NÉSTOR OSORIO ( Colombia) said it was essential to continue strengthening coordination among the counter-terrorism related Committees, consistently monitoring their working methods and reinforcing available tools. The 1540 Committee had implemented measures to prevent the possession of nuclear, chemical and biological weapons and their delivery systems by non-State actors. It had prevented the spread of those weapons by strengthening international non-proliferation regimes. The Committee’s creation of four working groups, including on national monitoring and enforcement, deserved special emphasis. Outreach activities conducted by the Committee had promoted States’ implementation of resolution 1540 (2004). Colombia would hold a workshop in March 2012 to promote further interaction among Members States and organizations.
Regarding Committee 1267/1989 on Al-Qaida, he welcomed reforms to improve respect for due process, transparency and the quality of information contained in the Consolidated List. It was very important that the summary of reasons for listing be available in the United Nations official languages. The Office of the Ombudsperson and its strengthened mandate had been fundamental to strengthening the regime’s legitimacy, as evidenced by the number of de-listing requests processed, the Committee’s report and the decisions taken to date. The quality of information submitted by States to the list and the provision of technical assistance to States, however, could be further improved.
Concerning the Counter-Terrorism Committee, he supported the idea of celebrating the tenth anniversary since the adoption of resolution 1373 (2001). Highlighting the global study on implementation of that resolution, he said that examination had provided an overview of progress achieved thus far. Although that report conveyed gaps and deficiencies, it had also showed that States had developed legal and operational frameworks for dealing with terrorism. The Committee should strengthen dialogue with Member States and collaborate with the Counter-Terrorism Task Force and other relevant United Nations bodies. During counter-terrorism activities, particular attention should be paid to respect for human rights and fundamental freedoms. To ensure that the voice of terrorism victims was heard during criminal proceedings, for example, he hoped the Handbook on the Criminal Justice Response to Support Victims of Acts of Terrorism, developed by the United Nations Office for Disarmament Affairs, would be a basis for the capacity-building activities of the Counter-Terrorism Committee Executive Directorate.
IBRAHIM ASSAF (Lebanon) commended the measures taken in resolution 1989 (2011) to enhance transparency and fairness in the methods of the Committee’s work and to guarantee the fundamental rights of individuals and entities listed. Enhancing the mandate of the Ombudsperson would end cases of arbitrary listing. The number of requests submitted to her was an indication of the importance of the Office. She should have all resources necessary to carry out her mandate. He also welcomed the announcements on the reasons for listing in all six official languages on the Committee’s website. All decisions of the Committee should be accompanied by a justification, and sanctions must always be in compliance with the United Nations Charter and provisions of international human rights law.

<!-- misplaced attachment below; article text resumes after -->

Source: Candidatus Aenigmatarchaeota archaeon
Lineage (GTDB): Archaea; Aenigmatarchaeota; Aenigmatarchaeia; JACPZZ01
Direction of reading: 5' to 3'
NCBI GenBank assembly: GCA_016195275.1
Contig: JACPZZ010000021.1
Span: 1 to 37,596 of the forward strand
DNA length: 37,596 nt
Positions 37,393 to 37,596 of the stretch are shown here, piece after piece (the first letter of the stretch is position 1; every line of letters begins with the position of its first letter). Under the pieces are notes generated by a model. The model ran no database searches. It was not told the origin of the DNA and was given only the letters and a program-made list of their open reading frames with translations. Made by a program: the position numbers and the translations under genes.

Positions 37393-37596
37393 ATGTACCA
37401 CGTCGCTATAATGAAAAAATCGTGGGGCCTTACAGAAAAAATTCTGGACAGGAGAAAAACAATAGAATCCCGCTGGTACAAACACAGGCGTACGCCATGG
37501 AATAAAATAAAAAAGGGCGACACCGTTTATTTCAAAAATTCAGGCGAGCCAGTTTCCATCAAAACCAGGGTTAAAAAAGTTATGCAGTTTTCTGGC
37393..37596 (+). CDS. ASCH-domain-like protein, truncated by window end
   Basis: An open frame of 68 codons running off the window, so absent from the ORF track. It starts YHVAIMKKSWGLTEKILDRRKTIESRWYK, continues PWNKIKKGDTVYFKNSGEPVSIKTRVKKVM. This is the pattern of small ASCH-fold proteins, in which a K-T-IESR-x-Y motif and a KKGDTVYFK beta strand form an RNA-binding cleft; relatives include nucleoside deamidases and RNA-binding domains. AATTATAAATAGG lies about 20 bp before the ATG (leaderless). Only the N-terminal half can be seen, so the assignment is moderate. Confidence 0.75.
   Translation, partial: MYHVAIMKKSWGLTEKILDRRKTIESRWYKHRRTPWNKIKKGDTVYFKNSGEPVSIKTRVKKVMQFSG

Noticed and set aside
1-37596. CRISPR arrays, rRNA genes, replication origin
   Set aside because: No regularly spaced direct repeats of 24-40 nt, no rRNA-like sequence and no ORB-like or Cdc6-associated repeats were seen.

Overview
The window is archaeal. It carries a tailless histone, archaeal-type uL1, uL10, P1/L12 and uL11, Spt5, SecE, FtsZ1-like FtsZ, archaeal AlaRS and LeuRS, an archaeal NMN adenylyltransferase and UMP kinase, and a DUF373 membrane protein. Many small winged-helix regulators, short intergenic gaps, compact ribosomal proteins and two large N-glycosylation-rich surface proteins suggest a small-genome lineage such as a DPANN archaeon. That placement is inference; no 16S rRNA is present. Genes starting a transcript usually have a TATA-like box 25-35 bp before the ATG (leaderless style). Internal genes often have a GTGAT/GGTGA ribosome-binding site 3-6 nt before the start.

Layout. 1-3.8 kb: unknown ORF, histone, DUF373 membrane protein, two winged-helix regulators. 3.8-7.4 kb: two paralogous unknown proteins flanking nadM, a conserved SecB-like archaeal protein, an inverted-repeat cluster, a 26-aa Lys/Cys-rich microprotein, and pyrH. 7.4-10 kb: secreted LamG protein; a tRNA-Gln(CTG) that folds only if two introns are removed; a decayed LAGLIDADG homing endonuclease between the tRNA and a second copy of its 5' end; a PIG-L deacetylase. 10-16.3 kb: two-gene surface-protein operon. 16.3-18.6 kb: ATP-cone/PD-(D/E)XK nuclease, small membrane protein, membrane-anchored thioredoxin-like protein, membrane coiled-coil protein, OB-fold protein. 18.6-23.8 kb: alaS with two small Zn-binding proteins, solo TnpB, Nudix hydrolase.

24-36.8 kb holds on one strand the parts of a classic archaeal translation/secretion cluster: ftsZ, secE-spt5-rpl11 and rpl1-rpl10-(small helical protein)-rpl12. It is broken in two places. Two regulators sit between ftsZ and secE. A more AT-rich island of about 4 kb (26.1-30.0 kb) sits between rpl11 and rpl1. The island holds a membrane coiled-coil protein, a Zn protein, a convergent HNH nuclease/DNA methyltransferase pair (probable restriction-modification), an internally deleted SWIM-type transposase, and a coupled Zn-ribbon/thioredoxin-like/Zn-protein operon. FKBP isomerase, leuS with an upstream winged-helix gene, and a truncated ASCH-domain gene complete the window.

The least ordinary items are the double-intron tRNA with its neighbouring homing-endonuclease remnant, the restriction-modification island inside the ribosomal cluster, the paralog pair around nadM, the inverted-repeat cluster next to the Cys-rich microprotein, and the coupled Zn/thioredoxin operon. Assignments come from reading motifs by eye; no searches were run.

He also commended the efforts of the Counter-Terrorism Committee and the Executive Directorate to promote the capabilities of States to combat terrorism and encourage continued dialogue with States and regional organizations on implementation of resolution 1373 (2001). The Committee’s global survey on the text’s implementation addressed developing challenges and risks and discussed gaps.
He further welcomed the tenth programme of work of the 1540 Committee and emphasized the importance of cooperation by States with the Committee. He also commended the efforts of the task forces concerning monitoring, cooperation with national and regional organizations and outreach activities. Assistance to countries requesting it was one of the priorities of the Committee in preventing terrorists and non-State actors to get their hands on weapons of mass destruction. In that regard, he underlined the activities of the League of the Arab States in keeping the Middle East free of those weapons, including regarding a nuclear-weapon-free zone in the Middle East, in compliance with the plan of action of the 2010 Review Conference of the Nuclear Non-Proliferation Treaty (NPT). Lebanon knew the dangers of terrorism because it had suffered from those attacks.
Emphasizing constructive cooperation with the three Committees, he stressed that the success of counter-terrorism efforts would primarily require addressing the root causes of terrorism by eliminating areas of tension, eliminating the use of double standards, as well as ending foreign occupation and addressing poverty. He encouraged the dialogue between cultures and religions, which was an indispensable tool in counter-terrorism efforts.
IVAN BARBALIĆ ( Bosnia and Herzegovina) said that terrorism still represented an “undefeated, challenging and demanding threat” and held the highest priority. The split of the 1267 regime was a necessary response to different requirements and the evolved threat of terrorism, where specific new approaches and perspectives were needed to make the fight more efficient. Bosnia and Herzegovina fully supported the reform of the sanctions regime, and added that resolution 1989 (2011) further reinforced and strengthened substantial improvements introduced in resolutions 1822 (2008) and 1904 (2009). The delegation emphasized the additionally enhanced role of the Ombudsperson and new de-listing procedures as crucial aspects in a continuous demand for a more clear, fair and effective overall system. In that respect, upholding the credibility of the sanctions regime, by means of its effective, transparency and fairness, required constant attention and careful consideration of future steps.